ld computers are a precious metal mine. That’s right—gold, platinum, silver—just to start with. Finishing up the rear, the other metals are palladium, rhodium, and tantalum. What is going on here? You threw away a computer. Seven pounds of gold computer boards equal one ounce of gold. Larger dinosaur mainframes have upward of one pound of gold boards. Let’s see: 12 troy ounces times $450 per ounce is $5400. Not bad in my opinion for a $1 investment.
“What are you talking about?” you say. “Am I missing something here?” you ask.
Well, you see knowledge is power. At government auctions, it is literally a gold mine giveaway. Sound easy? It is. Some of the mainframes weigh as much as 1400 lbs. The government has fork lifts to load your purchase for you, but be careful when you try to unload it at your destination! I remember a gentleman who hooked one up to a tree and tried to drive his truck out from under it. He pulled the back half of his truck off the frame.
Okay. After safely unloading your purchase, it is time to “demanufacture” it. First of all, check out the components that are most valuable as spare parts. This includes the memory, integrated circuits (ICs), CD-ROM drives, central processing units (CPUs), and hard drives. A hard drive from an IBM mainframe weighs 120 lbs. and has 80 megabytes of hard drive space. It’s worth $1000 to the right person. A reel-to-reel motor can be used as a wind-driven generator.
Let’s say that no components work. What are they worth as scrap? Metals include aluminum at 50 cents a pound, copper wire at 40 cents a pound, and iron at 2 cents a pound—chump change! Platinum is approximately $10,000 a pound. Palladium is about $3000 a pound. You get the picture. So—how do you extract the precious metals from the computer?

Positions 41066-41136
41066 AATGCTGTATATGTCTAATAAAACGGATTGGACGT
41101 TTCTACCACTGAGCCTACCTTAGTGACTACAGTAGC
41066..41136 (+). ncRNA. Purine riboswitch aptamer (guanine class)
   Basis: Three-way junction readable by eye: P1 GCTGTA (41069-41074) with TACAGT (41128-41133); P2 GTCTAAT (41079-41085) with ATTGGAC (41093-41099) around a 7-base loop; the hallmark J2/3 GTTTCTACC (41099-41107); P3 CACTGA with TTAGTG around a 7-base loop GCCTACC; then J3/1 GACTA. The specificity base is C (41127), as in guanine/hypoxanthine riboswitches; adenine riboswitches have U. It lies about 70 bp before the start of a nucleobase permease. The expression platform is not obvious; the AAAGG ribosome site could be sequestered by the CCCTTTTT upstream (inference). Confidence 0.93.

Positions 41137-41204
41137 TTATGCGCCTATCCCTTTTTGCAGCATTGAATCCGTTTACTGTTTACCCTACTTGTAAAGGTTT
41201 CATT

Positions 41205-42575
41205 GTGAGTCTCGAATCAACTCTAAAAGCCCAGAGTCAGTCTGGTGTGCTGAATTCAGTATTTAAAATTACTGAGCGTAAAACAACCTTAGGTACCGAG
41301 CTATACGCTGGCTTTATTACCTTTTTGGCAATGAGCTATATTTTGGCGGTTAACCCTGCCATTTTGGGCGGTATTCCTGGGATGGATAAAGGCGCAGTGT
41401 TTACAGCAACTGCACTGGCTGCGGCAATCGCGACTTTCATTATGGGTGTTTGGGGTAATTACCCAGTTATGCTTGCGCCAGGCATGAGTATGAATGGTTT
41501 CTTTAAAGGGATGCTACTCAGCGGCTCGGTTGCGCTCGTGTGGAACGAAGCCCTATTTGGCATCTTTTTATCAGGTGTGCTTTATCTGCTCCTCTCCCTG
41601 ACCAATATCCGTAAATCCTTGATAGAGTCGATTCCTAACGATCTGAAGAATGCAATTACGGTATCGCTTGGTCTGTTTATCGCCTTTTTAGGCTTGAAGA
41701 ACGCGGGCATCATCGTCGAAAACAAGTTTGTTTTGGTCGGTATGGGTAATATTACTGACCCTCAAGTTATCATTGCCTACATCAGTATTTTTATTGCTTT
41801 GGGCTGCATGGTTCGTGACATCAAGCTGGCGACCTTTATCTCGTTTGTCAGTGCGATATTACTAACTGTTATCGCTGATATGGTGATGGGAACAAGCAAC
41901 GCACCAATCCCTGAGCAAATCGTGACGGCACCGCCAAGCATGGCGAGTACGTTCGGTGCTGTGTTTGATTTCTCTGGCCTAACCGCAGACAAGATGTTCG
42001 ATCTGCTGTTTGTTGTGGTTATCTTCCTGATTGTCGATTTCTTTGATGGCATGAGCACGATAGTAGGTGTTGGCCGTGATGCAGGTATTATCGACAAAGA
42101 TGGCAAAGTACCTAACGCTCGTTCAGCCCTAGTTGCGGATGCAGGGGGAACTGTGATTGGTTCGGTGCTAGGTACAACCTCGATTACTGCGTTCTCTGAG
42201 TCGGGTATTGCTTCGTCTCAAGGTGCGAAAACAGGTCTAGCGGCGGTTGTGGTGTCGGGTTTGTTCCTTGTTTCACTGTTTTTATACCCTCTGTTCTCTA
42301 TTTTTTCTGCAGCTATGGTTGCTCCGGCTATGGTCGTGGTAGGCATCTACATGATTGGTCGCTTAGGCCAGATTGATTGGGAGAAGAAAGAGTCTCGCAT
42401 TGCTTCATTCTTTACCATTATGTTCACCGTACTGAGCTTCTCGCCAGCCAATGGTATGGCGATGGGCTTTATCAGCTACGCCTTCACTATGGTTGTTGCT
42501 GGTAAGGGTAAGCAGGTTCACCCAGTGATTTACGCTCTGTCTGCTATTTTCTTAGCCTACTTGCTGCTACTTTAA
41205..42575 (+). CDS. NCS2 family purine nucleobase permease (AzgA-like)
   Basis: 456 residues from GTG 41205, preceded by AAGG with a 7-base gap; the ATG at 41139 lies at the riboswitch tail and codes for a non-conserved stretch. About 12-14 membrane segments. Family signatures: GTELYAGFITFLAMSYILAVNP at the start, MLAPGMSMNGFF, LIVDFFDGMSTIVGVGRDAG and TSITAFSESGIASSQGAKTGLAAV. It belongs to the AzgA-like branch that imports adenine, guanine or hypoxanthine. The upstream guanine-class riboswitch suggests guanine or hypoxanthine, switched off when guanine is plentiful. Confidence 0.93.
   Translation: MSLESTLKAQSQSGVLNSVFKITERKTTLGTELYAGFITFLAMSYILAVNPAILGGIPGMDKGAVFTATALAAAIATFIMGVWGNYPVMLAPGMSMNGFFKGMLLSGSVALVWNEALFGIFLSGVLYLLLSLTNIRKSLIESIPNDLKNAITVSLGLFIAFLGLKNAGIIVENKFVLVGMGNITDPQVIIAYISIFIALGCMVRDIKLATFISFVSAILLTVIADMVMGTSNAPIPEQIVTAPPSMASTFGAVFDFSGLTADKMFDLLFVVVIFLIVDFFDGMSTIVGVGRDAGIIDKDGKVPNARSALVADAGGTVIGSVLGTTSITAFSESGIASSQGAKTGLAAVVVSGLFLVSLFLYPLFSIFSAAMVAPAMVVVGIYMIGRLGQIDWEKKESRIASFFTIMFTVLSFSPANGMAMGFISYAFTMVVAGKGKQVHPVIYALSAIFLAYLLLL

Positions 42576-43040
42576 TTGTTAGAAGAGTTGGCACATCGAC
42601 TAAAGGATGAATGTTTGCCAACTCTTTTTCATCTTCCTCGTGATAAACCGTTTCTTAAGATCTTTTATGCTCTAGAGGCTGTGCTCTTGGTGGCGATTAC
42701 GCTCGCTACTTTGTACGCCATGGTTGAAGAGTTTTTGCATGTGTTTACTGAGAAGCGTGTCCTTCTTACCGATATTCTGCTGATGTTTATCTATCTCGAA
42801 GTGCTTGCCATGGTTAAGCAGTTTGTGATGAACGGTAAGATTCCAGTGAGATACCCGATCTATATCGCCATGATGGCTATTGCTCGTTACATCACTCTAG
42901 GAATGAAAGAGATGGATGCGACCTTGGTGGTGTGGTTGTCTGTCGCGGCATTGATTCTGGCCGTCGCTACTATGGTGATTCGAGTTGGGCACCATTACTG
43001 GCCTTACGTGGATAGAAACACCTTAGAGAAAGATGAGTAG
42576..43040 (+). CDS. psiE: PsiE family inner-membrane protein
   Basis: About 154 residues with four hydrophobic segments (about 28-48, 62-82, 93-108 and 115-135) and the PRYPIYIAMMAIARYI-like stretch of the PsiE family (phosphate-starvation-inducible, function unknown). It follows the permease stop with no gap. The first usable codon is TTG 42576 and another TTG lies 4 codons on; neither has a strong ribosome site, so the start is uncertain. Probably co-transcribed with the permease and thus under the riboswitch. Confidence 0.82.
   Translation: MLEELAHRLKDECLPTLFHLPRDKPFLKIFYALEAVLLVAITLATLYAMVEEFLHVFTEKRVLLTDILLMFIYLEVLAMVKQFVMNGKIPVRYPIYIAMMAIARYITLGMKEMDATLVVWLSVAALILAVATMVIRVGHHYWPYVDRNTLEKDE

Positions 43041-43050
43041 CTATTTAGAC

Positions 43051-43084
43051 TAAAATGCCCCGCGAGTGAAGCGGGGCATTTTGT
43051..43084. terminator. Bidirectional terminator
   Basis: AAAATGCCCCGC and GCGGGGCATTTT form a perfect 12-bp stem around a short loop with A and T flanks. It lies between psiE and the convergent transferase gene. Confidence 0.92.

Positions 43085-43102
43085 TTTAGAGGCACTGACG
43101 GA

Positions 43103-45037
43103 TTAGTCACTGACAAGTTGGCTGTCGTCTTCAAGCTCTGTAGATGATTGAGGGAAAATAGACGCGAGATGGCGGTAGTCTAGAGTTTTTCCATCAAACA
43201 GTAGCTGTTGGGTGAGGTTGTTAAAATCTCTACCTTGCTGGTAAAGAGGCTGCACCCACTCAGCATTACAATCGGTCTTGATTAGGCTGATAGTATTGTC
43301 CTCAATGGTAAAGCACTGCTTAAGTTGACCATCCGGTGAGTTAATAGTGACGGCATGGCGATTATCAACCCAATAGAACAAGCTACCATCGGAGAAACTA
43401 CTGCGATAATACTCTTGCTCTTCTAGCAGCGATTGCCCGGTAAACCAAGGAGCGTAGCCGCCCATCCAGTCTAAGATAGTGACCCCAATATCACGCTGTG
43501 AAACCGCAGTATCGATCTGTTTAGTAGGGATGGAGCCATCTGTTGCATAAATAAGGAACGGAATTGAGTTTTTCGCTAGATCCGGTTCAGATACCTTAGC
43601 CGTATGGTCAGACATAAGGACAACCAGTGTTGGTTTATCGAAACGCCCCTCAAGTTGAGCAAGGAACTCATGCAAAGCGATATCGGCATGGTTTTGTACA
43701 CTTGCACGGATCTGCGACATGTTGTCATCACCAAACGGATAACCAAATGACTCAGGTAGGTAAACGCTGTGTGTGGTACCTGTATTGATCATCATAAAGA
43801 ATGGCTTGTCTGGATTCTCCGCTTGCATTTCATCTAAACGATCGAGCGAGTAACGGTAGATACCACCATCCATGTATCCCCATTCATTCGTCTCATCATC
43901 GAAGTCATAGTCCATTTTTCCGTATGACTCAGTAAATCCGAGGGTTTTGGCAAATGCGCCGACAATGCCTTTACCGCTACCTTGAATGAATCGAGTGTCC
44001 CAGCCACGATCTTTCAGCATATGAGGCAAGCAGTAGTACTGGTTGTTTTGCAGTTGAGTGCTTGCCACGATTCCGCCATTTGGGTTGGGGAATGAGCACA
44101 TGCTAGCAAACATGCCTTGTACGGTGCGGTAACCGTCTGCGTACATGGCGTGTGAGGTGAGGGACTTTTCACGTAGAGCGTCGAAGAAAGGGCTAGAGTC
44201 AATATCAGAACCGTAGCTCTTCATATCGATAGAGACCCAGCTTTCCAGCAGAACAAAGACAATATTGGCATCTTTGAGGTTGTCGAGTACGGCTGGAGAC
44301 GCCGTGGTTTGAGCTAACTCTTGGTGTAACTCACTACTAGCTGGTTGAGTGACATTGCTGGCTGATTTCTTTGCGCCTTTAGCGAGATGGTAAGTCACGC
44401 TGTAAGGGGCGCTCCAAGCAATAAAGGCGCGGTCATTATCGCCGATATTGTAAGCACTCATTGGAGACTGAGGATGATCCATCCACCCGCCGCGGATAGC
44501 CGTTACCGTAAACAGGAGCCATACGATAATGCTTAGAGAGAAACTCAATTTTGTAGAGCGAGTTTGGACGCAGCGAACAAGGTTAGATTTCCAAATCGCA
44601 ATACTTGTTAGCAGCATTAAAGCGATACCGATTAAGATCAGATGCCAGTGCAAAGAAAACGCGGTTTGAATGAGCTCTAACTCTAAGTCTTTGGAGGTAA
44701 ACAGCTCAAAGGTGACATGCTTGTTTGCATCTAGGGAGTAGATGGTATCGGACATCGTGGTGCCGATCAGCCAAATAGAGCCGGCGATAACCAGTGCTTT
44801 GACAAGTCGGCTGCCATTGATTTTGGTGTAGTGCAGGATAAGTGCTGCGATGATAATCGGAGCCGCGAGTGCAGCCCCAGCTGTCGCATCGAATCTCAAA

Take gold for instance. One part nitric acid and three parts hydrochloric acid is aqua regia, also known as “royal water.” It literally dissolves the gold off the plastic board. After using the aqua regia to dissolve the gold, neutralize the acids. Then add water and create a vacuum to pull the neutralized solution into a glass tube with a filter. The gold is in solution and passes through the filter. The particles caught in the filter are the other metals. Decant the gold solution into a steel pan, add sodium chloride, and heat the mixture to 400°F to dry. At this point, the mixture looks like brown dirt. Flux the entire interior of your crucible, add the gold, and flux the top of the gold. Melt it in a smelter at approximately 2100°F. Pour the results into a mold, and check out your 24 carat ingot after it cools. Do NOT try this at home. The fumes can kill!
A second trick of the
trade is to make an amalgam of mercury
and gold. When mixed together, they become a paste. Cut a potato in
half, and drill
a hole in one of the two potato halves. Leave about an inch of potato
sides and the bottom. Put the paste into the hole. Reassemble the
wire it together with copper wire. Put the potato and paste in aluminum
and set it on a campfire for a few hours. The end result is clean
mercury and a
cube of gold. The mercury is easily retrieved by poking a hole in the
and allowing the mercury to drain into a container. I can’t take credit
this method—it was developed in 1849 during the
A third way is to grind the computer boards into a powder, flux the crucible, place the powder inside, fire up the smelter until the material becomes a liquid, and pour it into a mold. This method produces a “dory bar.” Unless you have pure gold boards (rare), the mixture is a combination of precious metals and will have to be assayed. In this situation, plan to divert enough B.B.s from the pour to take to your assayer for analysis. They pay on the percentage of precious metals.
Another use I have found for old computers is their use on movie sets. Last year I rented some main frames to a movie called Mr. Hell. I was paid to move the main frames and then to set them up for a lab. Rental was by the week, and I collected a bonus for being on the crew. This has opened up a whole new business for me. Need a computer for a commercial?